Every writer knows that as rewarding as the creative process is, it can often be a bumpy road. Have hope and keep at it! Designed to kick-start creativity, this handsome handbook from the executive director of National Novel Writing Month gathers a wide range of insights and advice for writers at any stage of their career. From tips about how to finally start that story to helpful ideas about what to do when the words just aren't quite coming out right, Pep Talks for Writers provides motivation, encouragement, and helpful exercises for writers of all stripes.
You Are a Writer (So Start Acting Like One)
by Jeff Goins
Becoming a writer begins with a simple but important belief: You are a writer; you just need to write.
In You Are a Writer, Jeff Goins shares his own story of self-doubt and what it took for him to become a professional writer. He gives you practical steps to improve your writing, get published in magazines, and build a platform that puts you in charge.
This book is about what it takes to be a writer in the 21st Century. You will learn the importance of passion and discipline and how to show up every day to do the work.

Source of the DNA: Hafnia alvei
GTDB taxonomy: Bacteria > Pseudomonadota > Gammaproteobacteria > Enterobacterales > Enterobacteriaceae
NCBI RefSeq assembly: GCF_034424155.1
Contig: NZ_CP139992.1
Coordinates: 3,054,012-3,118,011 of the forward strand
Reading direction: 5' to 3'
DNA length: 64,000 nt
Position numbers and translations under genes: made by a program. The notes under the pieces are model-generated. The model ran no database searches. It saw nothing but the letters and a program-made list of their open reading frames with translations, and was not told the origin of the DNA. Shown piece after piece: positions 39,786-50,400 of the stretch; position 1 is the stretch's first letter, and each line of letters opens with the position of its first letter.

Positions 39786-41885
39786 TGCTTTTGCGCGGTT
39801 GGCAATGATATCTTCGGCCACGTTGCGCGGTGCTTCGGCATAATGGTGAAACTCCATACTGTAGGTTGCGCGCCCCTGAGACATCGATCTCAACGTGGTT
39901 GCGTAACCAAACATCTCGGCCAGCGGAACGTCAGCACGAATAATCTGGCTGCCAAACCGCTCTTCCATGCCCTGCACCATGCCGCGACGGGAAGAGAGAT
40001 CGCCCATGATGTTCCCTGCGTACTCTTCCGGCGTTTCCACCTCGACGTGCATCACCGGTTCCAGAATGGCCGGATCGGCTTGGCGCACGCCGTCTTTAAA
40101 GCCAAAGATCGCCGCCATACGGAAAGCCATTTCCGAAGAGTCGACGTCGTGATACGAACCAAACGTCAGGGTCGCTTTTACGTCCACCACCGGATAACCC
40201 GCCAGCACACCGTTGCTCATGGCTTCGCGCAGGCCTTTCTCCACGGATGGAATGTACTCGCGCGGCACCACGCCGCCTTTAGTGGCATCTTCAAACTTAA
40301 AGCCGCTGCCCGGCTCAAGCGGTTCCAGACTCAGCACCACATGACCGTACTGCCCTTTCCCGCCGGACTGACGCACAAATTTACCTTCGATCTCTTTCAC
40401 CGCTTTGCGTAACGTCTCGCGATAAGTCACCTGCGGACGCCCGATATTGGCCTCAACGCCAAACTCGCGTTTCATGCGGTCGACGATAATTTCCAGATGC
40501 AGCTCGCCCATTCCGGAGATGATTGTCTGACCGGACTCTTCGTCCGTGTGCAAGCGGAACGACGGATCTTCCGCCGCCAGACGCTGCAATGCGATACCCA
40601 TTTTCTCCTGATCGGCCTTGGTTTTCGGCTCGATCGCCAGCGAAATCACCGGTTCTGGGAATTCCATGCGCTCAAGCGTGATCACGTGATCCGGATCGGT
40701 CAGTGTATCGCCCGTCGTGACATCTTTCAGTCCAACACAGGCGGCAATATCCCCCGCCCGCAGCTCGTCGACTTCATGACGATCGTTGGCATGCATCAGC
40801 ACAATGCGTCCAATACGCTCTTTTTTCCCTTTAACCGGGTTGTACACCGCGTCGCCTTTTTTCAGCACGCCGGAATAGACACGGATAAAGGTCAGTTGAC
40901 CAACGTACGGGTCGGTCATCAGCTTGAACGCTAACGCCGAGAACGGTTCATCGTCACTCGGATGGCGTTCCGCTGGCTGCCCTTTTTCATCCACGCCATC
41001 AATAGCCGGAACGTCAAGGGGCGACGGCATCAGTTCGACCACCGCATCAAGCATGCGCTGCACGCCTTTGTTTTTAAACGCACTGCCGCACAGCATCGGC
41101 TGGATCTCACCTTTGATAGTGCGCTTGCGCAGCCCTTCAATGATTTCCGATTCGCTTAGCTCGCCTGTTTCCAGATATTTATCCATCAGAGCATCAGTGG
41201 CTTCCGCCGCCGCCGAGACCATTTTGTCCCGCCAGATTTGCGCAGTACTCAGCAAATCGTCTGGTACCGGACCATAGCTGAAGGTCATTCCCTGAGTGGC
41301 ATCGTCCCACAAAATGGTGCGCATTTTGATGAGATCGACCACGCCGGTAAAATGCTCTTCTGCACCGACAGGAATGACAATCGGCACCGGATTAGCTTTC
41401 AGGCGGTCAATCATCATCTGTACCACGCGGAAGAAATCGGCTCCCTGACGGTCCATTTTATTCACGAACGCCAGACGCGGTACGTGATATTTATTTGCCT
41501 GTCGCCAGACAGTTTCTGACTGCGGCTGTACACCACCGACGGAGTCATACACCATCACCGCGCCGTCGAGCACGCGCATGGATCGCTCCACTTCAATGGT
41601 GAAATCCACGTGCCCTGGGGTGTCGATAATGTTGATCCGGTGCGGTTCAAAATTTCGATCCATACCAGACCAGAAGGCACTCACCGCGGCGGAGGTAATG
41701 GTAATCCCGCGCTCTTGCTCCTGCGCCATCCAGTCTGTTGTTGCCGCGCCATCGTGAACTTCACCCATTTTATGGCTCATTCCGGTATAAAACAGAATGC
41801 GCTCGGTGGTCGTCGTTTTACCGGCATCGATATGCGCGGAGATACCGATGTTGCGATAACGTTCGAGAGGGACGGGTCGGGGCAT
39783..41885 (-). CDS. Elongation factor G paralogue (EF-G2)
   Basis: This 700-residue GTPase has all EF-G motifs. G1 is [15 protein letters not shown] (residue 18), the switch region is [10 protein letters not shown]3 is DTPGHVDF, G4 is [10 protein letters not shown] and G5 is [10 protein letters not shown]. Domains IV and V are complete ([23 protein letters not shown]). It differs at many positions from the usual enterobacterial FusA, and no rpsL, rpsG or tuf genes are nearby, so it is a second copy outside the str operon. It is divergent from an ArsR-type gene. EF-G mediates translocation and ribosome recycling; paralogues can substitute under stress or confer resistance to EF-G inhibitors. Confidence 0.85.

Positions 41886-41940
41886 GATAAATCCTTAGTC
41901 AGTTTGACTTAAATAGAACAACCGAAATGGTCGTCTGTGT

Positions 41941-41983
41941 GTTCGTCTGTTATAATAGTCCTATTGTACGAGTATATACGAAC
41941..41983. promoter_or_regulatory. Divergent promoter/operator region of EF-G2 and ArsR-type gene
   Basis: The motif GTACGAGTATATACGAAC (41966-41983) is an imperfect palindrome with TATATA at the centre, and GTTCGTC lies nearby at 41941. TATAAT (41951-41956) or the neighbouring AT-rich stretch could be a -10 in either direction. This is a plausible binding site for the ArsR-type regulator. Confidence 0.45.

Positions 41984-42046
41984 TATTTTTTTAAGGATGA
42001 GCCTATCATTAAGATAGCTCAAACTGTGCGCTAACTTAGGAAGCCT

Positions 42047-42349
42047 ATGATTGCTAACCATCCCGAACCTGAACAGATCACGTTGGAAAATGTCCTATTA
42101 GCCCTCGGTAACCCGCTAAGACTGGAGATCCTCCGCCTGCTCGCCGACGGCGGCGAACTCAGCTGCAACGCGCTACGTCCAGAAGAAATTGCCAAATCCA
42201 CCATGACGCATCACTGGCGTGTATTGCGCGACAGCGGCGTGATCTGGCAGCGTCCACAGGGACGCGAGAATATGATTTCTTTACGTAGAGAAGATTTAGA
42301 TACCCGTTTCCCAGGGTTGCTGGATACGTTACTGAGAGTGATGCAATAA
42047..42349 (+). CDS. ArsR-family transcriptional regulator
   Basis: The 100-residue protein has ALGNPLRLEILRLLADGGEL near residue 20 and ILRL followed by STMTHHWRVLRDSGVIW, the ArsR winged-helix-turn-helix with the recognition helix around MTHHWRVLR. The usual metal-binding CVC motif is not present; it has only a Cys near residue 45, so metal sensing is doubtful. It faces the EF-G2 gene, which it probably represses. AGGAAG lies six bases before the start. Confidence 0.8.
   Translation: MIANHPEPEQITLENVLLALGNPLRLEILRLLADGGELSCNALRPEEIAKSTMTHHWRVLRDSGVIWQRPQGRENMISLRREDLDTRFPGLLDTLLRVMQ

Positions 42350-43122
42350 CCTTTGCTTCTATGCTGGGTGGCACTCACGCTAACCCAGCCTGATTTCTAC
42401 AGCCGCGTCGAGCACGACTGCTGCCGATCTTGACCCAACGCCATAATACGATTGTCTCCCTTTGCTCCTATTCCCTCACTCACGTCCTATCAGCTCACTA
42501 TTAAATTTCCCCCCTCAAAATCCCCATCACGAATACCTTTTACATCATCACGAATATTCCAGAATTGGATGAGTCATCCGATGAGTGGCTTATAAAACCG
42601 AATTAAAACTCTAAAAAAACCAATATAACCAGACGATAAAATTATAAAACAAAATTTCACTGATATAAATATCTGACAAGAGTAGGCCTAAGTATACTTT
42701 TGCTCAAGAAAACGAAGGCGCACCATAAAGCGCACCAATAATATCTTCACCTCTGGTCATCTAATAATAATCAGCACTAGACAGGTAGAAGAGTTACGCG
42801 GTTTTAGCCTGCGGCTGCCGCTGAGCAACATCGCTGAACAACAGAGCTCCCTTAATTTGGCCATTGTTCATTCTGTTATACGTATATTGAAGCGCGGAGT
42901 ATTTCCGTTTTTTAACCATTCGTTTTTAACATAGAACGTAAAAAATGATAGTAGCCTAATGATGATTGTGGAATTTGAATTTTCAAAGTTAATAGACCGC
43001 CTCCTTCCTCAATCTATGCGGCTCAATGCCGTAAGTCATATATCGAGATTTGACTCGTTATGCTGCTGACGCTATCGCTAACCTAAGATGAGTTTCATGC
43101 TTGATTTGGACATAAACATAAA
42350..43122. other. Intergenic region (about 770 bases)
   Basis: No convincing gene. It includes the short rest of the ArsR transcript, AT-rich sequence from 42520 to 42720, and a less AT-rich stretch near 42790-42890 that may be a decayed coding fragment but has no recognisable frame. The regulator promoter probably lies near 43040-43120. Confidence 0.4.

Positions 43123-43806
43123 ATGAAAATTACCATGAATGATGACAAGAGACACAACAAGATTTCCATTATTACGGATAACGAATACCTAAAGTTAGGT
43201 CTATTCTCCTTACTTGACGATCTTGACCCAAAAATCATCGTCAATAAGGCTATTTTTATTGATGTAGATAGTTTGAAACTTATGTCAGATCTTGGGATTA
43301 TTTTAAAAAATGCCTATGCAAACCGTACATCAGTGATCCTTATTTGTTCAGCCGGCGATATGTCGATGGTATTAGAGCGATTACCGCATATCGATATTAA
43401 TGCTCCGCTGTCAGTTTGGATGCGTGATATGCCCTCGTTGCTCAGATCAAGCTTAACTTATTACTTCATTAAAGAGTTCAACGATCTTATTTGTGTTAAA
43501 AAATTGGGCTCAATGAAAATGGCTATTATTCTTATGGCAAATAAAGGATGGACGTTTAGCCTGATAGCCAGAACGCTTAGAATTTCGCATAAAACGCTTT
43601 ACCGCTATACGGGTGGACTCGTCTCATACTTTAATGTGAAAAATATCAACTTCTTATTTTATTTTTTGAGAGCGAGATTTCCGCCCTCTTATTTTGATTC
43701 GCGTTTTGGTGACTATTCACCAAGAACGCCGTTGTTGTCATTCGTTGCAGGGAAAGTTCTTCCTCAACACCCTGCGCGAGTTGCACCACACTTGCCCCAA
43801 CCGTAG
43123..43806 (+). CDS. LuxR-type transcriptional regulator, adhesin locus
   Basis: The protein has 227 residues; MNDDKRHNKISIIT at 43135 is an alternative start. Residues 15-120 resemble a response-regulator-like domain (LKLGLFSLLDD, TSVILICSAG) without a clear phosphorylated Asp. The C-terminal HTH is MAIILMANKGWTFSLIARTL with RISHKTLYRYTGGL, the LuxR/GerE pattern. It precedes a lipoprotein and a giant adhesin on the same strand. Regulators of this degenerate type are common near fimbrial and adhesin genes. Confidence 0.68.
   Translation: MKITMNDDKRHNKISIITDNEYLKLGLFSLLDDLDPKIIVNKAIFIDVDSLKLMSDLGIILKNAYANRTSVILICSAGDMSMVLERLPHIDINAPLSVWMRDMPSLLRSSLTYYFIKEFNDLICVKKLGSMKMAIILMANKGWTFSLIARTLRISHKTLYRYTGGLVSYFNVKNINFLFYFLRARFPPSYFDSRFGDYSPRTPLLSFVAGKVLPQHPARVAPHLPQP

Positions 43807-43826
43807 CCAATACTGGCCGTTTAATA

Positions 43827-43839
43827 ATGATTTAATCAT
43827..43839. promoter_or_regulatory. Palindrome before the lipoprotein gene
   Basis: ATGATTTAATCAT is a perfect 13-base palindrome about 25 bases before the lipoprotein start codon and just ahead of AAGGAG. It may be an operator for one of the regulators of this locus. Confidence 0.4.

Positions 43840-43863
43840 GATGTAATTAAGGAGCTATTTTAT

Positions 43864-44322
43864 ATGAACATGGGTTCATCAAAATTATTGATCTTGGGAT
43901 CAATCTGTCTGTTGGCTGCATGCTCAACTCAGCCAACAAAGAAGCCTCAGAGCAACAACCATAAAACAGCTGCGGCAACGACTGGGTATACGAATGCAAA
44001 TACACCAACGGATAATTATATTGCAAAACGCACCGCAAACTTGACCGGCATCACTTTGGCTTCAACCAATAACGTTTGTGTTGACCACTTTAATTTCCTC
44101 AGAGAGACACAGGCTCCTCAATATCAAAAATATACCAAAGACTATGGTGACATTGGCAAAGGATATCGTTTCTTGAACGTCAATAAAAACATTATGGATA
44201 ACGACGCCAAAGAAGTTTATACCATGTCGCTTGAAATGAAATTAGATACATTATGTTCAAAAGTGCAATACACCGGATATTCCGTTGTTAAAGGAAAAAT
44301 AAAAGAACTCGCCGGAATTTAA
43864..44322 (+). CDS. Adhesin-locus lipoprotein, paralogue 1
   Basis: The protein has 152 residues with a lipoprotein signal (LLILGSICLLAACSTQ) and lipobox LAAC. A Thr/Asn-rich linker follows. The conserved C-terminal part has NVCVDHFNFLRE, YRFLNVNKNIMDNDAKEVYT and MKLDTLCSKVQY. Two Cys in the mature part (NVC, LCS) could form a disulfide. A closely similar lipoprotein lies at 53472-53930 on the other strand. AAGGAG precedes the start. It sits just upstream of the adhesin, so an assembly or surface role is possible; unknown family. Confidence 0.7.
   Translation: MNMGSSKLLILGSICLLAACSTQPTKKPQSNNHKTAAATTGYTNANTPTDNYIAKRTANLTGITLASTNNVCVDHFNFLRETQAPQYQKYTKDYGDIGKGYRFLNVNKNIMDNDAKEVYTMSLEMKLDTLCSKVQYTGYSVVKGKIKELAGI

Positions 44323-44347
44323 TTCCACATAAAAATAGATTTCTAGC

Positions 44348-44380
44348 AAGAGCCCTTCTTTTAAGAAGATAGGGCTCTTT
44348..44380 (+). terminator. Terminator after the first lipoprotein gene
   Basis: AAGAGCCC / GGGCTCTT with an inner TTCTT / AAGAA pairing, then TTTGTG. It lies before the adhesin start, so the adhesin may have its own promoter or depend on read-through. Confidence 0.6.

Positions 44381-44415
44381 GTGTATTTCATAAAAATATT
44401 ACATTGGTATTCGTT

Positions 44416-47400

You Are a Writer will help you fall back in love with writing and build an audience who shares your love. It’s about living the dream of a life dedicated to words.
How do we select a Book to be included on the Center for Book Publishing Resources page?
All of the books listed on this page have been reviewed by us and we have found that they provide excellent information about their subject matter.
If you have a book that you would like to have listed here, please contact us on our Feedback page. We will need a copy of the book to review. We prefer printed copies, but will accept other formats.